Investors? If Kodak and Nikon couldn't make it happen, it seems unlikely that someone else will. It would be a niche market and I am of the opinion that the digital camera market is already flooded with products. There were literally thousands of products designed to utilize the standard 35mm film. It's going to be a challenge to make a drop in digital replacement for even a single manufacturer's line of cameras. What would make your product that much better that it would sell?

I think the revolution has already happened. You can't wind back the clock for this one.

dan

#4 orlyandico

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Posted 01 February 2013 - 10:48 AM

There was a company which came up with such an idea many years ago.

Silicon Film.

They took investors money, came out with some technology demos - with tiny sensors - and eventually went bust. All the investor money went down the drain.

#5 Jaimo!

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Posted 01 February 2013 - 11:15 AM

I do love my old Canon & Nikon film cameras, and their lenses, and use them on a regular basis. But for a few hundred you can get one of the new micro 4/3 format bodies and still use the older lenses, or you can develop your own film and scan the negatives with the Epson V500 or V700 scanners for digital images. Film still has its place, but you are going to be hard pressed to come up with a solution at a price point that can be less than the cost of a new DSLR camera.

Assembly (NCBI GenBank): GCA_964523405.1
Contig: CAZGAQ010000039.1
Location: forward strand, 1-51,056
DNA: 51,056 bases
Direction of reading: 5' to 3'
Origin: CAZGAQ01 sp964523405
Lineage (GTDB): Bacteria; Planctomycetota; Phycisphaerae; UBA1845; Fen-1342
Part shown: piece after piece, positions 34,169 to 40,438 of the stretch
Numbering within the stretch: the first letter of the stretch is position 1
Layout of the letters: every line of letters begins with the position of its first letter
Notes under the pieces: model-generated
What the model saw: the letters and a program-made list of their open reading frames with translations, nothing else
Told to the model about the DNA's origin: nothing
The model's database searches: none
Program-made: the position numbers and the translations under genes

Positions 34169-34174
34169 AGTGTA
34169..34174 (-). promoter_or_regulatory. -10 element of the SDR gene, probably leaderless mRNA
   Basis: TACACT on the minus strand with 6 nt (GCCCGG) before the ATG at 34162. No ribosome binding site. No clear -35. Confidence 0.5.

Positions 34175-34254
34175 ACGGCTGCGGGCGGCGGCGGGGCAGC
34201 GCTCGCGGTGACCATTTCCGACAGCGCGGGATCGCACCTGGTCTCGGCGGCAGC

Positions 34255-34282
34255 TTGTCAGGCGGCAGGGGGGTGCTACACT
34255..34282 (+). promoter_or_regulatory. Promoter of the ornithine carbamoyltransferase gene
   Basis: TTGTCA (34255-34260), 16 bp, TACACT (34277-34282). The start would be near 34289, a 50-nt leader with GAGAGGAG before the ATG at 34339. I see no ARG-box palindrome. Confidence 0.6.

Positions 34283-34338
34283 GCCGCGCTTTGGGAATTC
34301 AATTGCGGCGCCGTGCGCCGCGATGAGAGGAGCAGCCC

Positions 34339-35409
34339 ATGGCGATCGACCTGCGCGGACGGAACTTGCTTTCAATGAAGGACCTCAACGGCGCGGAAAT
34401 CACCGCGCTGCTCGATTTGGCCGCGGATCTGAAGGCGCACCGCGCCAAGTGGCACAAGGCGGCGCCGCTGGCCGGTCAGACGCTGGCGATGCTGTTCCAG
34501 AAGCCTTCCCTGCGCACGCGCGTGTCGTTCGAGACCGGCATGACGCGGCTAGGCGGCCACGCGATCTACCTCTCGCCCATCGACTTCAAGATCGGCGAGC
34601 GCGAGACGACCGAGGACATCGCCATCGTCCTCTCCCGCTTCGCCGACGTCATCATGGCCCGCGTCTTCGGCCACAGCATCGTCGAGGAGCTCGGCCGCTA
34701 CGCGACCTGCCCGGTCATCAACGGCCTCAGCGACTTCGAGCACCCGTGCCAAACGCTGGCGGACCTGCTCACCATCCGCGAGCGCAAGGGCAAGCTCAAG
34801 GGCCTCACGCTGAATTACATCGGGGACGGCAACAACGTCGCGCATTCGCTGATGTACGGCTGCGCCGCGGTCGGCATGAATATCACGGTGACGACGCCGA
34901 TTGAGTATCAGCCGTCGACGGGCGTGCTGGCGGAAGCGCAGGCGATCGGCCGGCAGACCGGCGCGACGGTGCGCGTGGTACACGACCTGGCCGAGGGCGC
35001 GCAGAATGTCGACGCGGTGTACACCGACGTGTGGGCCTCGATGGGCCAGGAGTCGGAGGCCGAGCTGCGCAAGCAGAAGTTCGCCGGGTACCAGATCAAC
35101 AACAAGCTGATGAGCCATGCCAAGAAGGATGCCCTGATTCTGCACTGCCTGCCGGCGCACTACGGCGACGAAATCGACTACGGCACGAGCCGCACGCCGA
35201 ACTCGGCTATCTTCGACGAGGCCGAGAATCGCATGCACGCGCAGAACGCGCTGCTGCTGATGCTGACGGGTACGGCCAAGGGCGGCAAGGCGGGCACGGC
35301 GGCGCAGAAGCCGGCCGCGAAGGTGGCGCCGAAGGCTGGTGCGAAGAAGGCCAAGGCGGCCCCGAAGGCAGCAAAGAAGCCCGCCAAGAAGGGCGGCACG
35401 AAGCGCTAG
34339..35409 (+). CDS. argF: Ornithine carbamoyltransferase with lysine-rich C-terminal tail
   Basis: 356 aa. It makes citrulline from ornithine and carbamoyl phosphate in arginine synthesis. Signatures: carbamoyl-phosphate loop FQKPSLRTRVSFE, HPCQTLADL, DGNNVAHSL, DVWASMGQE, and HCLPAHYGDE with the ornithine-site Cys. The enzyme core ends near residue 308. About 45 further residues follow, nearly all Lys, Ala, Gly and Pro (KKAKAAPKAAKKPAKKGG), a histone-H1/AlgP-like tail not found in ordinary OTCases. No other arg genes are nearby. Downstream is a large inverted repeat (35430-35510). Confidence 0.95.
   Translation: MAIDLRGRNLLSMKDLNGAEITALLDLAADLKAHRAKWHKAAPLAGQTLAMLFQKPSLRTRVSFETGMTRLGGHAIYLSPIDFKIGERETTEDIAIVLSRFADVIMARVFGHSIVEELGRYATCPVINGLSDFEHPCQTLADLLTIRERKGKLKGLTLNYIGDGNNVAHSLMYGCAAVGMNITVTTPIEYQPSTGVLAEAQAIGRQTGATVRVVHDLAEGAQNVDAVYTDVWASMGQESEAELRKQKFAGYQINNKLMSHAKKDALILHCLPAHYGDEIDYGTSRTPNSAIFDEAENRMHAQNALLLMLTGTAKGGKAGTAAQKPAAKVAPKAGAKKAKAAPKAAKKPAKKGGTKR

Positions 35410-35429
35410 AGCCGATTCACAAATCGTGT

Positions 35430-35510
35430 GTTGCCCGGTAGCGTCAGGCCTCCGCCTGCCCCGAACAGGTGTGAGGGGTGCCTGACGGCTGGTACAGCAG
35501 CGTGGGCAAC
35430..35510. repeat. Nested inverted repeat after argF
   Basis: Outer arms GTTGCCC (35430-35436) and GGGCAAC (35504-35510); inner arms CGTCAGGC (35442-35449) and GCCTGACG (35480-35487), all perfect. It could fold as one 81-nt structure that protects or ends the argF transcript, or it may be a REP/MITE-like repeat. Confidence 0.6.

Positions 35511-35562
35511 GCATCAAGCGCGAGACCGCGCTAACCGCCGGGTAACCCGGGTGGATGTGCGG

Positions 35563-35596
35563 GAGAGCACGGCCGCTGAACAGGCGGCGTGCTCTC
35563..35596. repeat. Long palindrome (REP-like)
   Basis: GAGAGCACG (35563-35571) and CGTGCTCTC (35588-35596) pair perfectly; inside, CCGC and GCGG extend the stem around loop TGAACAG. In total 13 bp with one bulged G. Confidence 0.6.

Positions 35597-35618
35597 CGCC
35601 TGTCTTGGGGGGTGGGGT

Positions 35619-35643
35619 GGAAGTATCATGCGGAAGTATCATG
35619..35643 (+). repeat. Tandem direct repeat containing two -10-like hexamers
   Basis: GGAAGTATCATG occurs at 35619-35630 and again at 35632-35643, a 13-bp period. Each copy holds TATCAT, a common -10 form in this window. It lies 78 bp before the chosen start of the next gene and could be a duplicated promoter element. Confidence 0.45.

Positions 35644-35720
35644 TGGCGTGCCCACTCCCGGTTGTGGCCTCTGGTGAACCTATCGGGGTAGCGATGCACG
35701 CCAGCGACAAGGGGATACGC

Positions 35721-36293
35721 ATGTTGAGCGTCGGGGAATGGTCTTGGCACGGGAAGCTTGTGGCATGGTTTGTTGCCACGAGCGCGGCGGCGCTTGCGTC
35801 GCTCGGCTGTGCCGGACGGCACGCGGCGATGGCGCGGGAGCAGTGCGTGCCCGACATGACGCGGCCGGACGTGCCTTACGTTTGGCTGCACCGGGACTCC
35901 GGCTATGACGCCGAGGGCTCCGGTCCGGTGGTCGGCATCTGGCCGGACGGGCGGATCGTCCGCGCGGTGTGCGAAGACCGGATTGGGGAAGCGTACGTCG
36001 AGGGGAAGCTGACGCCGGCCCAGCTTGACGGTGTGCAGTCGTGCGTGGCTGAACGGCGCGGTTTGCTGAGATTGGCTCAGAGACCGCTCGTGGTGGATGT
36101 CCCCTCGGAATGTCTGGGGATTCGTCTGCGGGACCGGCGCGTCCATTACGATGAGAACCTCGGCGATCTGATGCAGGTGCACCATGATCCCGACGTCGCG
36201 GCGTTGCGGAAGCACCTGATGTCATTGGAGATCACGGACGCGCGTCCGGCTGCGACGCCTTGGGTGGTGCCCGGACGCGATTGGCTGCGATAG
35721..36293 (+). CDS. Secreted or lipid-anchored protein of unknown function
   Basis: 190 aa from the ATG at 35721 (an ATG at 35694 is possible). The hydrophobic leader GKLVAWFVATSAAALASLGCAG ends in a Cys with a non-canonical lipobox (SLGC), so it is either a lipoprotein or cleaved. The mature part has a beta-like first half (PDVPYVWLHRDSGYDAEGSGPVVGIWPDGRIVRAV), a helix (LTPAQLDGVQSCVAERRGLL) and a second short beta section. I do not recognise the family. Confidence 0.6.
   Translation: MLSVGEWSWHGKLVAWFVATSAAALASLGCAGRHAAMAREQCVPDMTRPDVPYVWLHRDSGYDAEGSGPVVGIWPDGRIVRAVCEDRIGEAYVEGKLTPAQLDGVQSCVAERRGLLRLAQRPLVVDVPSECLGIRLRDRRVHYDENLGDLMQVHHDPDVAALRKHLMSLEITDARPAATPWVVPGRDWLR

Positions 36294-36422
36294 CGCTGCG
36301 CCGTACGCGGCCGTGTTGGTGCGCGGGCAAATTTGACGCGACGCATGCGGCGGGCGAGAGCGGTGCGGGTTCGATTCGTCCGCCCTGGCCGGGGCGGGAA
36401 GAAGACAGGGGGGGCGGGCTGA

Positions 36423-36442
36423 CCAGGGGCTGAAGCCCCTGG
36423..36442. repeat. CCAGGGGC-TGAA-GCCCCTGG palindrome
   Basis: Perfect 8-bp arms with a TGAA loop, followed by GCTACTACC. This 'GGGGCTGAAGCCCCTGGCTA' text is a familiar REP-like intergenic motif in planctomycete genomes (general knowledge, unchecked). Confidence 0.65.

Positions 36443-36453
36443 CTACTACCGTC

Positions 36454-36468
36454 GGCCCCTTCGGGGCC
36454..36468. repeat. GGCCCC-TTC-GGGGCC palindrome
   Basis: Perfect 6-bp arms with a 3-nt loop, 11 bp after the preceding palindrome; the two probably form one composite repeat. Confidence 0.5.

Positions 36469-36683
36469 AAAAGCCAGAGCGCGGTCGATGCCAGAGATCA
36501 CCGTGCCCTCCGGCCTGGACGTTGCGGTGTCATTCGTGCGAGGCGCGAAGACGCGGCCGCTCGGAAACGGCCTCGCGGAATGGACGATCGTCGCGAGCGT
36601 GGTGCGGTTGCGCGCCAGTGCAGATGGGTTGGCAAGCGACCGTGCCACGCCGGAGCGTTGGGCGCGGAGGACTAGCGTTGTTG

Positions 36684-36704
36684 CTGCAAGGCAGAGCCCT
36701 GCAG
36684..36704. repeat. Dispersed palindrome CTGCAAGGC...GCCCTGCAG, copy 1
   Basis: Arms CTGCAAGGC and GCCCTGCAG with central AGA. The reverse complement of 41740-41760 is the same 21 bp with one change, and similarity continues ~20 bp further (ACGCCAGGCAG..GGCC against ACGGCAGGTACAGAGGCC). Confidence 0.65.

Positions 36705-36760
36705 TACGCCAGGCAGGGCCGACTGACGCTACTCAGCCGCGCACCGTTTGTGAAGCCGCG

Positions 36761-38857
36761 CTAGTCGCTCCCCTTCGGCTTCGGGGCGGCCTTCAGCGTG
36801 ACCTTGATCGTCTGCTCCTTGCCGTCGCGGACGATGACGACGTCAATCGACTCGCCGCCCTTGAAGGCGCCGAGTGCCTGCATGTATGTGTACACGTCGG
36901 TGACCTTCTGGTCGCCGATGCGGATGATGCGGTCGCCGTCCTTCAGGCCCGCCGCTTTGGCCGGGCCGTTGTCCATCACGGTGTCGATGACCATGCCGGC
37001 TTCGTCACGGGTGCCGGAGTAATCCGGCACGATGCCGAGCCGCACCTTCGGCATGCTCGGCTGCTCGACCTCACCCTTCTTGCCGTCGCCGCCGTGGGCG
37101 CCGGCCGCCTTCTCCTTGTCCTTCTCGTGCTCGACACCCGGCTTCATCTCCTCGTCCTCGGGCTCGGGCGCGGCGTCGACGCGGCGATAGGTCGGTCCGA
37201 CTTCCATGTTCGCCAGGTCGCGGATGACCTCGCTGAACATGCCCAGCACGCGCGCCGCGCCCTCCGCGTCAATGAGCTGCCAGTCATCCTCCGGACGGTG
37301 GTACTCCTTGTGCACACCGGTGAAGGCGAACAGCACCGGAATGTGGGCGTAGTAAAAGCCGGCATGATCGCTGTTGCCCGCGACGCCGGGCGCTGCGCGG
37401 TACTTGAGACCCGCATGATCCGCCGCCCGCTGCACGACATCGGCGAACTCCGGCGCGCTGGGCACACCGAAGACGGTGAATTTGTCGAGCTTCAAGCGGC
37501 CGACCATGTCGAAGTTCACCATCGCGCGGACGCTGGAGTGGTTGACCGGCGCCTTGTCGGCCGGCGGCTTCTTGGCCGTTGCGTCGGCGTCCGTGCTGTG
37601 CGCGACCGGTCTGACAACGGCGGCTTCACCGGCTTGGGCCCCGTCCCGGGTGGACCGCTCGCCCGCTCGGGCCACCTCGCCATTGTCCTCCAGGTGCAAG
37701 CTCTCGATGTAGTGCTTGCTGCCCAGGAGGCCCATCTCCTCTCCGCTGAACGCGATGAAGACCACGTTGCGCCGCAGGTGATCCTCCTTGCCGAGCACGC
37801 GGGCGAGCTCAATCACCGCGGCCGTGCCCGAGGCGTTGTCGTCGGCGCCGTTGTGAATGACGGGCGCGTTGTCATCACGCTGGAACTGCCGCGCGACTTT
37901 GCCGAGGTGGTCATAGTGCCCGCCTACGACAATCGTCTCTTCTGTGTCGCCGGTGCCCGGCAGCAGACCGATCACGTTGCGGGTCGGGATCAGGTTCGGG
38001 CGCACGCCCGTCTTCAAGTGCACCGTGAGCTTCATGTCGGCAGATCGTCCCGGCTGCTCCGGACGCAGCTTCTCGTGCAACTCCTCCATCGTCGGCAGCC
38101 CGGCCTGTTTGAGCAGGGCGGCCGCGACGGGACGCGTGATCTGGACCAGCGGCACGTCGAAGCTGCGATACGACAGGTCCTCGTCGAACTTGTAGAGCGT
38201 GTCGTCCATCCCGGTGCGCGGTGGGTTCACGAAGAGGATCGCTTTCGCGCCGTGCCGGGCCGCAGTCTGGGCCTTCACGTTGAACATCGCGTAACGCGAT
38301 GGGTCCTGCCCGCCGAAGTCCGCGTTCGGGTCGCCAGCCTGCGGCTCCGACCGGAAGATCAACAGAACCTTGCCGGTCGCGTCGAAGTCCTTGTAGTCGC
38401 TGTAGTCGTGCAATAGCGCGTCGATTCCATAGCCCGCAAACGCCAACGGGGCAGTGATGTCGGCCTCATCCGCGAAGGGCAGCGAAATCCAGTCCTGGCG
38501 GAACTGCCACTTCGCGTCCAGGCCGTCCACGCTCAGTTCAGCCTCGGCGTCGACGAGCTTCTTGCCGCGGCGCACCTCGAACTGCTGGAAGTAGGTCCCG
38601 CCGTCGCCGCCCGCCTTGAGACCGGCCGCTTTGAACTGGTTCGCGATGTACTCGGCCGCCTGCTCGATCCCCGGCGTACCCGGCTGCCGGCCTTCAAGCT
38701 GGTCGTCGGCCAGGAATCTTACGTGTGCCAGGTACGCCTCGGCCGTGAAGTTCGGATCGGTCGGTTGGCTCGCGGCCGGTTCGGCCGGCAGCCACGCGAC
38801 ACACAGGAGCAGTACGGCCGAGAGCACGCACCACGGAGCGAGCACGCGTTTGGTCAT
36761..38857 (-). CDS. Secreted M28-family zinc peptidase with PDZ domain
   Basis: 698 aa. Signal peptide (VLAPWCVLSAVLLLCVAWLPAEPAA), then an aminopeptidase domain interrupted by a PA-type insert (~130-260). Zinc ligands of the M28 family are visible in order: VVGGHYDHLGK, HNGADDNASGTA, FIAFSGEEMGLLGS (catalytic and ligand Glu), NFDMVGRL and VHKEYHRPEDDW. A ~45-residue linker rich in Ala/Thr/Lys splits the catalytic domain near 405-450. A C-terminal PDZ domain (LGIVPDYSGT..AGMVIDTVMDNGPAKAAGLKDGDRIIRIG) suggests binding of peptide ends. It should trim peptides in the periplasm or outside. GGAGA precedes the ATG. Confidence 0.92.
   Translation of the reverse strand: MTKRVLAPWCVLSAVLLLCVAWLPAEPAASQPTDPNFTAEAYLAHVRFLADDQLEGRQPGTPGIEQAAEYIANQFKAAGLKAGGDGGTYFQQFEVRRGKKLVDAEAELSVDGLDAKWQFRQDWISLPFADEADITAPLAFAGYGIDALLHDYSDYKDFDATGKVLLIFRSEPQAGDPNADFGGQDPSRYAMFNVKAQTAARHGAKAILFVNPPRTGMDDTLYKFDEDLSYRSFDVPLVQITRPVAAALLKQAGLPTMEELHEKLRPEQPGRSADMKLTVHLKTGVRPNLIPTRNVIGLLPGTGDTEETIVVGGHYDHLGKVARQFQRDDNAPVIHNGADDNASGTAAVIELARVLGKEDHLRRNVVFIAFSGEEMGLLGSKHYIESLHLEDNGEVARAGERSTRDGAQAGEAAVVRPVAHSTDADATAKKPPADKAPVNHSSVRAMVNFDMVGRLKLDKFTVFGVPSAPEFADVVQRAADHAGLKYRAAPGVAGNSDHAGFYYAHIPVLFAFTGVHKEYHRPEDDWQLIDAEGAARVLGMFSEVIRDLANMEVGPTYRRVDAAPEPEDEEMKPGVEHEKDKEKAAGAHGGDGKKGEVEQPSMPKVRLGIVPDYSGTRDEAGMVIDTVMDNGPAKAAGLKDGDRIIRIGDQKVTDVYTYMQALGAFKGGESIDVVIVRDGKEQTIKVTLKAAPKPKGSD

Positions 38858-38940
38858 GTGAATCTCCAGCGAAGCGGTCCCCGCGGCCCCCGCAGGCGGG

Here's what I have been shooting with lately, but the funny thing is that I took this shot with my DSLR...

Posted Image

Jaimo!

#6 Jarad

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Posted 01 February 2013 - 11:35 AM

I don't think there will be much market for this. You can still use the old Nikon, Canon, and Olympus lenses on the new DSLR bodies, and the new DSLR's have lots of other upgrades over the old film bodies like better multi-point auto-focusers, sophisticated exposure meters, white balance control, etc. You wouldn't get nearly the same image quality just by slapping a CCD at the film plane of an old body.

Jarad

#7 dan_h

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Posted 01 February 2013 - 11:54 AM

You wouldn't get nearly the same image quality just by slapping a CCD at the film plane of an old body.

Jarad


Especially when you consider that you would need an interface for all the controls on the camera including the exposure meter, shutter speed, film speed, lens settings etc. What good is the old camera body if all it does is hold the chip and lens in mechanical alignment? Somehow you need to implement all the functions that are in a digital camera. You could use a wireless link to retrieve the images but that is only a tiny piece of what's actually needed.